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ok if you thought my other posts where mainly about tank issues this one tops it all, this is a pretty lengthy story so please bear with me and help.
so about four years ago my parents buy a wall mounted two inch wide fishtank for the library, even when i was a kid i suspected it was odd the whole idea ofa tank only two inches wide. so about eight months in my parents buy a ton of fish that dont go together and cram them in theis thin 7g tank. i was only eleven and havent yet started my planted tank obsecsion and am unaware that what my parents are doing is pure torture. so about a month later there are only four fish left and later three. now these three fish have lived for about three years and are still around, they are some type of rasorba i think harlequin, but the tank is the worst thing i have everseen. now since ive started my 20g tank and 7g tank and have been commiting numerous hours to keeping these two tank in perfect condition. this wall mount tank has fish waste all the way down, it is every were i tried to grav vac and i removed brown waterfrom the tank, i then realizedwhat i ws removing wasnt even the wast from the gravel but the regular water. its heater air pump and filter are crusted over in waste, i really want to take this tank down rip it to peices cleaning it miticuously. but the company that brought it heare specially installed it and it is near impossible to take down i feel so bad for these fish it most be pure torture. what do i do this situation sucks and my parents dont seem to car or want to do anything about it. please help i know its a lengthy read and im sorry this is a huge question.
 

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Yes, a tank like that can be torn down and cleaned, but even if you do that, it's still got the same issues.

My first choice would be to tear it down and put the fish in a new home, and replace it's place on the wall with a nice picture.

My second choice if it had to be setup again would be to put the fish in a new home, and just put some plastic plants and fish in it.

If I had to retain the existing fish, I'd do it, but as you know it's far from ideal.
 

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it sounds like he has harlequin rasboras, which are extremely small. How long is the tank, if it has enough gas exchange area you could put a dwarf puffer in there, but it sounds like the problem is your parents are not maintaining the tank at all. Anything you do would be entirely pointless if they don't maintain it. I think a tank like this could be pretty cool, but if it isn't maintained it will never be cool.
 

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It may not be as torturous for the remaining fish as you think.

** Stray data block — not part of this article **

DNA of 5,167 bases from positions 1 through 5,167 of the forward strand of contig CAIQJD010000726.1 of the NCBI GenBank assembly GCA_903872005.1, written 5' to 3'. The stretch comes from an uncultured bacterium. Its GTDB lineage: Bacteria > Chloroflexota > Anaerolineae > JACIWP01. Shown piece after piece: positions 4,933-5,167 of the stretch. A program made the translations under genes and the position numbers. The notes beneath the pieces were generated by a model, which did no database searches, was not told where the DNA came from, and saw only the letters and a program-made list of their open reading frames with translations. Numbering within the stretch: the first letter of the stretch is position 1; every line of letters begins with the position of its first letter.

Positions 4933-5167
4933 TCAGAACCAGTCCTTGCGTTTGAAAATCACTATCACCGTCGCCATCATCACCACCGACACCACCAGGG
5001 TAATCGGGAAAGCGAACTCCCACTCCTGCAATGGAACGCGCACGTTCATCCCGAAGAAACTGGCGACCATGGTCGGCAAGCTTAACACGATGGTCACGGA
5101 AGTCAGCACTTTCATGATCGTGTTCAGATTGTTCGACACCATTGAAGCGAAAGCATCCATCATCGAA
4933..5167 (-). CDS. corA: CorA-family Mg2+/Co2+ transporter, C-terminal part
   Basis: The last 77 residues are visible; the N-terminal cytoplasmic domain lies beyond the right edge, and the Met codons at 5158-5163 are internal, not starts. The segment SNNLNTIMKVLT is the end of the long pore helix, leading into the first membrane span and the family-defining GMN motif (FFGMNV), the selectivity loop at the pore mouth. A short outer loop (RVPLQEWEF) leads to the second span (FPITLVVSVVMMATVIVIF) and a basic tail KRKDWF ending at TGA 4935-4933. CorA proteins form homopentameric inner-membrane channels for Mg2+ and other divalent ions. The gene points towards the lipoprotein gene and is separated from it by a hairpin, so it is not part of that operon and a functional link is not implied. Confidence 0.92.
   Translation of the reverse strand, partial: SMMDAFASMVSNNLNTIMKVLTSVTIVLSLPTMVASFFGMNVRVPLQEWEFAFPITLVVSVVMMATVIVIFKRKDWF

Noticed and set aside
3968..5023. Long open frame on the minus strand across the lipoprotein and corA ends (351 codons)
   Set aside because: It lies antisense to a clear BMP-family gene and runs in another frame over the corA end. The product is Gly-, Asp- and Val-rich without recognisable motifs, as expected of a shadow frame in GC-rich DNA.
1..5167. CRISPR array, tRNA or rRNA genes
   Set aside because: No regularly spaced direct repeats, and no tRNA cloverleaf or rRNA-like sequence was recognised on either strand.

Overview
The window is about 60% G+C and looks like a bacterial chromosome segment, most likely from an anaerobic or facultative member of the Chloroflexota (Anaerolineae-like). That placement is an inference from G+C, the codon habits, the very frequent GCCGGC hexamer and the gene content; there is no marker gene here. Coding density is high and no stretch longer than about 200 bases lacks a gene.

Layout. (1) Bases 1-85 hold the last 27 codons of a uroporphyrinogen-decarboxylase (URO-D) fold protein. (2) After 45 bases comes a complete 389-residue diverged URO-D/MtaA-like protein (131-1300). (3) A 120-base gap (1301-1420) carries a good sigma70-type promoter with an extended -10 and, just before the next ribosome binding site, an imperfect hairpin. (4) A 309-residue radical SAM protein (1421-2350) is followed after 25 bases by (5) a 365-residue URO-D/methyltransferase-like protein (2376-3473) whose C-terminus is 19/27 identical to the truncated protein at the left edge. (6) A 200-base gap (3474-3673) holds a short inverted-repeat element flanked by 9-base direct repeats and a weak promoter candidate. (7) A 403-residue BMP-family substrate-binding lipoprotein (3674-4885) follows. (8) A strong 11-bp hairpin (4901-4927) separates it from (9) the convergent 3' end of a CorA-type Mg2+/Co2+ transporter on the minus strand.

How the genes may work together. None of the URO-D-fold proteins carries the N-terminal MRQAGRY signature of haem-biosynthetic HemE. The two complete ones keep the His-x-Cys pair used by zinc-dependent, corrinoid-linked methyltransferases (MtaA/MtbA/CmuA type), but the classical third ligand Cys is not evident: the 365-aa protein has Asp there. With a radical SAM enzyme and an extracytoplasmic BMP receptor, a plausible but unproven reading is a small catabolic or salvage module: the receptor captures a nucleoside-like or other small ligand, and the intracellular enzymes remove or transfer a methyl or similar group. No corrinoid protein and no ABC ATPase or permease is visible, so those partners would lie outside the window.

I've seen some strange things in this hobby. One of the strangest was a 10G tank. 3G of it was filled with fish waste. No aeration or filtration. Never got cleaned. Never got water changes, only top-offs with unconditioned tapwater. The owner threw in a handful (!) of flake food twice a week. It was packed with what I estimate to be about 50 adult guppies, seemingly in good health, and many more fry and juveniles.

Insane. But I didn't say a word of advice to the owner.

Because those fish had somehow slowly adapted to that terrible environment. Cleaning the tank, disturbing it in any way, or moving any of those fish to another tank with clean water, would almost certainly kill them.

I've tried rescuing fish from similar tanks in the past, thinking I was doing a good thing. Even with lengthy drip acclimations, I've lost every one. Clean water was just too much of a shock.

So be prepared for the possibility you will lose these fish if you try to move them to another tank, or attempt a thorough cleaning.

If I wanted to save those fish, I'd clean the tank a bit a time over weeks, letting the fish slowly adapt to the better conditions. Then move them to a real tank. Get rid of that wall-mounted thing, or leave it empty and cover it with a tapestry or something. It sounds too hard to ever maintain properly.

By no means add any new fish to that tank in its current condition.
 

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Why not take those fish out and try to make that a planted tank only. Perhaps put in micro Rasboras instead - they need much less space to thrive ...check out Chili Rasboras.

If possible, I'd convert that little 7G into a planted tank...it would probably look even better and with a few micro rasboras, you wouldn't be ethically challenged in keeping it.

Remember, water changes and most maintenance has to do with keeping the fish alive and well - not the plants. If this were to be a 100% planted tank with 0 fish (or a small number of small fish), then you can get away with less maintenance - something that seems difficult to do with this tank from what I'm reading from you. Though, picturing it in my head, I would think a brightly lit, high-tech set-up would look best. If that's the case then don't have any fish! Small planted tanks are interesting all by themselves!
 
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